Wondering if you should hire a financial planner/adviser or DIY?
Hello, I’m Lance Baron, financial planner based in the UK. In the interests of my ongoing personal development and serving my clients better, I attended a course in San Diego where I learned that clients can be grouped into three types.
Do you recognise yourself in any of these descriptions?
These people go to a platform such as Hargreaves Lansdown to pick their own investment funds. It’s tricky for them to know everything they need to. They might try to be a day trader, and spend all day looking at a screen to buy and sell stocks. It’s a bit like going to the horse races. They risk becoming an investment junkie.
You probably know the expression: “A little knowledge is a dangerous thing”. We think it’s worrying when someone thinks they know more than us – we’ve been doing this job full-time for 30 years! Also, financial management is not just about investments. They also need to know about pensions, such as how to draw down their funds. And inheritance tax, and many other topics.
DIYers might choose this route because they don’t trust financial planners, or think their advice is rubbish. Perhaps they’ve had a bad experience in the past, so it seems a rational decision from their point of view. Maybe they had investments in the past and sold at the wrong time. (For more on this, see our article Stick with it).
Some people do this every time an investment falls – they get scared and they sell. This is the exact opposite of our advice. We say diversify and stick with the plan over the long term, because the markets always rise if you wait long enough. (For more, see If you can’t accept volatility, don’t play the game.)
These people pick an adviser’s brain (metaphorically, not literally), contemplate what they’ve been told, and then decide to implement about 2/3 of the advice they’ve been given.
They are often influenced by a third party. Probably not an expert such as their accountant or solicitor. Maybe a golf buddy or a mate from the pub. Perhaps someone who’s richer than them, so they assume they have more gravitas and must know more and their advice must be right.
They might believe in diversification but think it means diversifying between suppliers rather than between funds.
They might have an existing adviser and don’t want to leave them. This is an emotional choice, not a rational one. They’re embarrassed to say “No” or “I’ve changed my mind” or Goodbye”, even if it can be proved that they’re paying over the top, such as for an expensive tracker fund from a provider such as St James’s Place.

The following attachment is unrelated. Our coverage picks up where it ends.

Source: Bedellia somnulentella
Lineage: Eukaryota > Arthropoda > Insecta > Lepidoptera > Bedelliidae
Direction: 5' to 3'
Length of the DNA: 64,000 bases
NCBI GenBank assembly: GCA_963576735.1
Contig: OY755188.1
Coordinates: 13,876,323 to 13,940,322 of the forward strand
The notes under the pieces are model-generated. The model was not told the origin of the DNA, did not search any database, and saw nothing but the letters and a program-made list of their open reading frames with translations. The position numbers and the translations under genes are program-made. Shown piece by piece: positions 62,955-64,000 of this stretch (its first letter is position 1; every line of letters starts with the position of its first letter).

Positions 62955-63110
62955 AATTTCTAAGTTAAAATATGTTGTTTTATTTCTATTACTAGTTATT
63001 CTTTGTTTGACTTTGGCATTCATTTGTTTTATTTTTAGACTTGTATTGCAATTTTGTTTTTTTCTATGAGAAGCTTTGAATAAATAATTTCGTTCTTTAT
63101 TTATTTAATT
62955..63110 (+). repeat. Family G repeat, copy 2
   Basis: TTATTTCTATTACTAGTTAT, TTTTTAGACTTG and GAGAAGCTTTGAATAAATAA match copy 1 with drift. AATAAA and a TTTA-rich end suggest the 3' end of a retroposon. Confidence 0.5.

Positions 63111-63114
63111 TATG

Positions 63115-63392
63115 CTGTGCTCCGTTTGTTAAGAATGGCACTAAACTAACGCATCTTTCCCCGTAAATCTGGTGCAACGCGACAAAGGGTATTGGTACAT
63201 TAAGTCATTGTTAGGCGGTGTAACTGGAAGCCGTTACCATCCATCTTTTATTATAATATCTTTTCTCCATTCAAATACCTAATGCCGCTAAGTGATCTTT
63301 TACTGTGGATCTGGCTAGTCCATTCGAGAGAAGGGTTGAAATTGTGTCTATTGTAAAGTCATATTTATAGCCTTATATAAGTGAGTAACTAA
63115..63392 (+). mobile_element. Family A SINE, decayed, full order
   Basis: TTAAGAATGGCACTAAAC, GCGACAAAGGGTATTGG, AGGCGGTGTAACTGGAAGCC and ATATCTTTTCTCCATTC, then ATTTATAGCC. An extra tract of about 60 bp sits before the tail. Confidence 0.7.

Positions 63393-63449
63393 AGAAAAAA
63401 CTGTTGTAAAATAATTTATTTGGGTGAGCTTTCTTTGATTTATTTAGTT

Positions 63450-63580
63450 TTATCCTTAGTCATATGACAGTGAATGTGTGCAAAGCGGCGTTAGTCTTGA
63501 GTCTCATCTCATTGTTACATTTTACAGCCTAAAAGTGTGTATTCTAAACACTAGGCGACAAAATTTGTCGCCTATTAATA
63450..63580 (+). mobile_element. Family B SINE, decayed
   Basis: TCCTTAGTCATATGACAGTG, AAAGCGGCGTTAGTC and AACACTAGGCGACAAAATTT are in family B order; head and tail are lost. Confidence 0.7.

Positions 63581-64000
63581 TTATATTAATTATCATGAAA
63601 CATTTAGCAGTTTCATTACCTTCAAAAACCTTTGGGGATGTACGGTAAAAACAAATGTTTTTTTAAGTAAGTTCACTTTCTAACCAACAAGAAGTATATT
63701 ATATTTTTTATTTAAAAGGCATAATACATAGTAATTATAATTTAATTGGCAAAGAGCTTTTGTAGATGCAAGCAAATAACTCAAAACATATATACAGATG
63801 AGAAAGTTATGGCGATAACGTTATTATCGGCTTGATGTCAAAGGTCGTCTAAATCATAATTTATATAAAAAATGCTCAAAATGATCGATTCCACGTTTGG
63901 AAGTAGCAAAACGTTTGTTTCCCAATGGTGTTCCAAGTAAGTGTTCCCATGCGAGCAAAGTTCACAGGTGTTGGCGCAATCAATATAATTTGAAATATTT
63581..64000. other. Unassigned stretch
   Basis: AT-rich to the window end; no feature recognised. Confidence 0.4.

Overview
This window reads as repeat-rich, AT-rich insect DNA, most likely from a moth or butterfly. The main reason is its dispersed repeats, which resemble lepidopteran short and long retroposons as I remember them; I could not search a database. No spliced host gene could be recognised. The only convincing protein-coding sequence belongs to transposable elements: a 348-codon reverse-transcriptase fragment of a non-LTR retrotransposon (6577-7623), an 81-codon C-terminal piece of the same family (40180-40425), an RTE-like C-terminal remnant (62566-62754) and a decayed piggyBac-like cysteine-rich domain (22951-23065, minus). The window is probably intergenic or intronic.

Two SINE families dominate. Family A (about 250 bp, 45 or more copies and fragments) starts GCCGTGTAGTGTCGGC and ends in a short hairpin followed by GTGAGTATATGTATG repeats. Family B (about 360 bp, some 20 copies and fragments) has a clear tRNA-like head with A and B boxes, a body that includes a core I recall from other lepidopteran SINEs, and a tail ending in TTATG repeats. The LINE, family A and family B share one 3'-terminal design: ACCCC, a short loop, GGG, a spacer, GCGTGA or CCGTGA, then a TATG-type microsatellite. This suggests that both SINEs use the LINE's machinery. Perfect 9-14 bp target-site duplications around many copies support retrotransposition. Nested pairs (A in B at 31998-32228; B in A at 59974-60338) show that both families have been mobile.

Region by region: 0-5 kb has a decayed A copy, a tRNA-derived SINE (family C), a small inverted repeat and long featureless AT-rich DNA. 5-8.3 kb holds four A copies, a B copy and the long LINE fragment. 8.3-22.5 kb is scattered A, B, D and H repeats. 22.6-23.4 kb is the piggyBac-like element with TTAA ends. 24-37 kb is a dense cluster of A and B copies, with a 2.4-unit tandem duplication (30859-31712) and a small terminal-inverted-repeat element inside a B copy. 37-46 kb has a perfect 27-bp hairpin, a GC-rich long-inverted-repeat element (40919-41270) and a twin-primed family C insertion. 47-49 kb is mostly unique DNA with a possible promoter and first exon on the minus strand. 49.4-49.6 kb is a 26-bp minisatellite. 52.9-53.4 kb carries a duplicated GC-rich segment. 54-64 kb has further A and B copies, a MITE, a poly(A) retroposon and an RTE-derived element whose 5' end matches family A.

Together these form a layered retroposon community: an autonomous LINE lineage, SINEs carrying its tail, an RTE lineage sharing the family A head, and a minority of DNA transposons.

They don’t want to pay a professional financial planner because they’re used to having control and don’t want to relinquish it. They think to themselves: “I got this far without paying for financial advice, I’ll carry on like that.”
These people understand that they don’t know everything. They take advice in all aspects of life. They use an electrician when they need the house rewired. They pay a hairdresser when they want their roots done. They delegate their tax returns to an accountant. They appreciate that experts know more than they do. And they delegate financial planning to a financial planner.
They perceive that they get value from the experts they use. They value the advice they get and pay for. They do what’s recommended, and say things like: “If I don’t take your advice, why am I paying you?”
What this means to you
I spend a lot of time talking to clients about how they want to spend their life, especially when they attain financial freedom commonly known as ‘retirement’ (See our article The positive aspects of retirement.)
You can probably imagine that delegators are our favourite type of client, although we work with some collaborators too.
To decide what type of client you’d be, you have to ask yourself some questions.
- Do you want to have to keep up to date with financial matters on a daily basis? Do you want to get up at 6am every day to trawl the internet, look up what’s being said, sift it to filter out fake news, decide what advice is good and then act on it?
- Do you want to be grandad upstairs looking at a screen while the grandchildren are playing downstairs and wishing they were playing with you?
- Do you have better things to do in your life?
Having fun can’t be delegated. If there’s one thing we’ve learned through the pandemic, it’s that time with loved ones is irreplaceable.
You control what you do with your life.
You can spend time looking at financial matters. Or you can take time to look after your physical and mental health. You can play golf (when it’s allowed), bake bread, read books and grow flowers.
If you think you know better than we do, then carry on with the DIY approach. If you’d like to delegate or collaborate with us, please get in touch.